Interleukin-2 receptor levels in sera of patients with rheumatoid arthritis treated with sulfasalazine, parenteral gold, or placebo.
(Clinical Trial;Journal Article;Multicenter Study)
OBJECTIVE: To evaluate the associations of soluble serum interleukin-2 receptor (sIL-2R) levels in patients with rheumatoid arthritis (RA) with clinical and laboratory measures of disease activity and the predicted response to therapy. METHODS: sIL-2R levels were determined by ELISA in 137 patients with RA, not previously treated with 2nd line therapy. Patients were enrolled in a prospective, randomized, placebo controlled trial of sulfasalazine (SSZ) versus gold sodium thiomalate (GSTM), sponsored by the Cooperative Systematic Studies of Rheumatic Diseases. Using correlation analysis and regression modeling, the clinical utility of sIL-2R as a measure of disease activity and predictor of outcome was assessed. RESULTS: 91 women and 46 men with a mean age of 51 +/- 13 years and mean duration of disease of 64 +/- 78 months participated in this study. The mean sIL-2R level in all patients with RA was markedly elevated (980 +/- 589 U/ml) compared with that in healthy control subjects (446 +/- 196 U/ml; p = < 0.0001). There was no correlation between the sIL-2R levels and the joint pain/tenderness count, either at study entry or completion. There were significant positive correlations between the baseline sIL-2R and baseline erythrocyte sedimentation rate (ESR) and between the change in sIL-2R and the change in ESR. Both a multiple linear regression model and a multiple logistic regression model showed that baseline sIL-2R levels were not predictive of clinical outcome. CONCLUSION: sIL-2R levels are significantly elevated in patients with active RA and correlate positively with ESR. However, these results indicate that in patients with early RA, sIL-2R levels are neither associated with standard disease activity criteria nor predictive of the response to therapy with SSZ or GSTM, even after controlling for the simultaneous effects of other important clinical variables.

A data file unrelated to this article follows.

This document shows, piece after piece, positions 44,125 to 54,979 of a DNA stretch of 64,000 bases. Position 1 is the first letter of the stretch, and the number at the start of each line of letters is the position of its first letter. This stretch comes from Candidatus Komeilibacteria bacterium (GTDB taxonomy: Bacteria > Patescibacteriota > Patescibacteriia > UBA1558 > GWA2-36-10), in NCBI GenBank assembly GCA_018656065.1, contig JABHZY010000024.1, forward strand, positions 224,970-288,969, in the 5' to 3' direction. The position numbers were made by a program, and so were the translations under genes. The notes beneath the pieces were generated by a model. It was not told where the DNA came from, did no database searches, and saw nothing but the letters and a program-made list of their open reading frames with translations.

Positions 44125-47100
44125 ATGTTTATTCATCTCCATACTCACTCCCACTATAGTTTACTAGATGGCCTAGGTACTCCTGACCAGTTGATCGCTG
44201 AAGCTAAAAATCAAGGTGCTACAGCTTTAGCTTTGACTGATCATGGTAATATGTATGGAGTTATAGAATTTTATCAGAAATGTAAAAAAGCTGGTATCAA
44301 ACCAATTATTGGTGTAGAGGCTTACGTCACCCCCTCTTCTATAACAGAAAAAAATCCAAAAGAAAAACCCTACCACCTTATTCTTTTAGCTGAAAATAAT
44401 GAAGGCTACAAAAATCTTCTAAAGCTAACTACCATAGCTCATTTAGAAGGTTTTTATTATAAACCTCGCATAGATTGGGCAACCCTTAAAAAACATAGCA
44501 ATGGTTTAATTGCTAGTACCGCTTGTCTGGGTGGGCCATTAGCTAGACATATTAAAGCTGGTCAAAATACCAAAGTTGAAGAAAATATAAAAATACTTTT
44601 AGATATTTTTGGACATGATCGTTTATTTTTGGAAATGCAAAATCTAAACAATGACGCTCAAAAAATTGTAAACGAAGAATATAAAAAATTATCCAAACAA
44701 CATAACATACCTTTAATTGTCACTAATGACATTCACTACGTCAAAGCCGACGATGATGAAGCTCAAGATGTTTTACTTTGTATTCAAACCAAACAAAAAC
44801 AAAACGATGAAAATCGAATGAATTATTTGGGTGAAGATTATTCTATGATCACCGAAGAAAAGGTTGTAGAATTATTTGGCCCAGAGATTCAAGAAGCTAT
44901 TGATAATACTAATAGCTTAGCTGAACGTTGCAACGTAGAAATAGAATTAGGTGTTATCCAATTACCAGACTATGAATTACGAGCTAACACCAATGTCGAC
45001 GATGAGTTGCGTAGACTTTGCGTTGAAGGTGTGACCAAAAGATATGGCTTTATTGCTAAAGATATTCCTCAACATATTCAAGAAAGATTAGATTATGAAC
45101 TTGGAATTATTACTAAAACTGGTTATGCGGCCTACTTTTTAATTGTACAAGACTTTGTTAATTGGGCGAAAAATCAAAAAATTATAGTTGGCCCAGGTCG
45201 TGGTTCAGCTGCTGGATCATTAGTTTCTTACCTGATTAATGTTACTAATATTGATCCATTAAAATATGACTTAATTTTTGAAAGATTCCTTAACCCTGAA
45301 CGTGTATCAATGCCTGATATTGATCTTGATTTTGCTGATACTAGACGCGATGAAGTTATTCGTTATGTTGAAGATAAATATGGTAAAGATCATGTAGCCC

Merkel, PA; Dooley, MA; Dawson, DV; Pisetsky, DS; Polisson, RP
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